by Mike Novack
Sunday Jul 16th, 2006 6:19 PM
"Hizbullah and Hamas must be rather pleased at their success in provoking it into the sort of over-reaction from which they have always benefited."

YES -- but it is one thing to say that Hamas benefits (gains strength within Palestinian society) and another to assume that the overall result strengthens the Palestinians or is of benefit to them. The maxim "all politics is local" is very true -- expect groups of humans to act to maximize their LOCAL gains. Similarly we now see the large scale fighting with Hizbollah becuase they had accumulated the necessary wherewithal to increase the size of their pinpricks AND this will greatly improrve their position among those advocating armed struggle against Israel -- damage to Lebanon as a whole be damned.

The only reason I am bothering to state this is that the SAME effect works within our own struggles where groups act to increase their relative position regardless of the cost to the overall movement -- which they don't see as cost because "in our hearts we know we are right, our way the only way, our truth the only truth". Like I used to see in the 60's where various leftist factions whose NATIONAL membership ranged from 50-400 battled each other as if they were then enemy. Laughable were it not so sad.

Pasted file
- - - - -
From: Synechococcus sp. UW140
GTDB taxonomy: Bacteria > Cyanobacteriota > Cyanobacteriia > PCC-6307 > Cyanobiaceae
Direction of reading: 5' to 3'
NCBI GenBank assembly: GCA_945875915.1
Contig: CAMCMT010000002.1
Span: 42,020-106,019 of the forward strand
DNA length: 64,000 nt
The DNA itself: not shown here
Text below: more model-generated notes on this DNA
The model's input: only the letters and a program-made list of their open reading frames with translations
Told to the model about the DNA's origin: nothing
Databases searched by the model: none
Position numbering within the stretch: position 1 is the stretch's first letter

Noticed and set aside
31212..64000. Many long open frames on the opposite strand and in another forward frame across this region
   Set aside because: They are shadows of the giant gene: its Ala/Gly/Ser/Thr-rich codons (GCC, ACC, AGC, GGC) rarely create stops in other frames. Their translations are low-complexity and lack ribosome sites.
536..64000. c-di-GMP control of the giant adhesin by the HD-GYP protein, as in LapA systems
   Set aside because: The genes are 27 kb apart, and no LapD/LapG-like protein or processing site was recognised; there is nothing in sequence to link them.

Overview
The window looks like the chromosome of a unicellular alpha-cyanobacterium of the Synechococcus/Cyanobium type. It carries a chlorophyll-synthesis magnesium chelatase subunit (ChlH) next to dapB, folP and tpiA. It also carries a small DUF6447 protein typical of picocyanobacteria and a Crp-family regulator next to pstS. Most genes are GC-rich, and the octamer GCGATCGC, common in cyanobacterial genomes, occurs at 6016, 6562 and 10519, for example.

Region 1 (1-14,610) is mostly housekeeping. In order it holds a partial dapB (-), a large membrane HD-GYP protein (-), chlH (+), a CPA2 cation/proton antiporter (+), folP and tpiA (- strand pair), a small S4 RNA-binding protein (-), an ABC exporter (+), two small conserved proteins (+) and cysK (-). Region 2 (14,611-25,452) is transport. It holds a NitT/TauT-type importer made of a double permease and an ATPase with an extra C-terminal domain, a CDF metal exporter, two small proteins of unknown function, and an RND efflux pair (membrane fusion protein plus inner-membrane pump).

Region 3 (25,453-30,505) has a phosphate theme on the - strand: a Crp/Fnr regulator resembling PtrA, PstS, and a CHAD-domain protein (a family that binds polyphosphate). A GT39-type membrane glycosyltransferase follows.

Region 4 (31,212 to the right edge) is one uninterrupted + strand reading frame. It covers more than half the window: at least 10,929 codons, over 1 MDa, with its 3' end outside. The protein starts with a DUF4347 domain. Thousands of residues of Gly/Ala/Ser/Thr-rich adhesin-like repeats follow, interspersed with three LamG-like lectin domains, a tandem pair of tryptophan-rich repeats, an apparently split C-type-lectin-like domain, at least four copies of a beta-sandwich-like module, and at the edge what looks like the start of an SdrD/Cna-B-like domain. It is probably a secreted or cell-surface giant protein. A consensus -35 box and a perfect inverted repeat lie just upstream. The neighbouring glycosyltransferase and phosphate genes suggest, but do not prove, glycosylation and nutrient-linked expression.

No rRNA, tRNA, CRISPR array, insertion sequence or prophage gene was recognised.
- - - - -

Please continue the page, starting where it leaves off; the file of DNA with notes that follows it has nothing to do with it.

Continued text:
by more
Sunday Jul 16th, 2006 7:07 PM
Experienced pols and cautious Americans could have avoided this war
Yigal Sarena

It has always appeared to me that in war, wisdom comes after the fact. After the destruction and the mourning. Afterwards, summation reports appear to outline just how stupid we were, books are written about all the mistakes we made, and about just how we allowed ourselves to be dragged into a trap it will take 10 or 20 years to extricate ourselves from.

Gaza and Lebanon are traps we return to periodically. The cemeteries I visit each year on Memorial Day to visit my friends' graves – Tzupar, Tziki, Ori and Mintz – are full of casualties from Gaza and Lebanon.

Now, too. We are facing a wholly extraneous war. Previous wars were followed by deterioration, failed negotiations, political freeze. The July, 2006 war was followed by elections – in Israel and the PA.

No leaders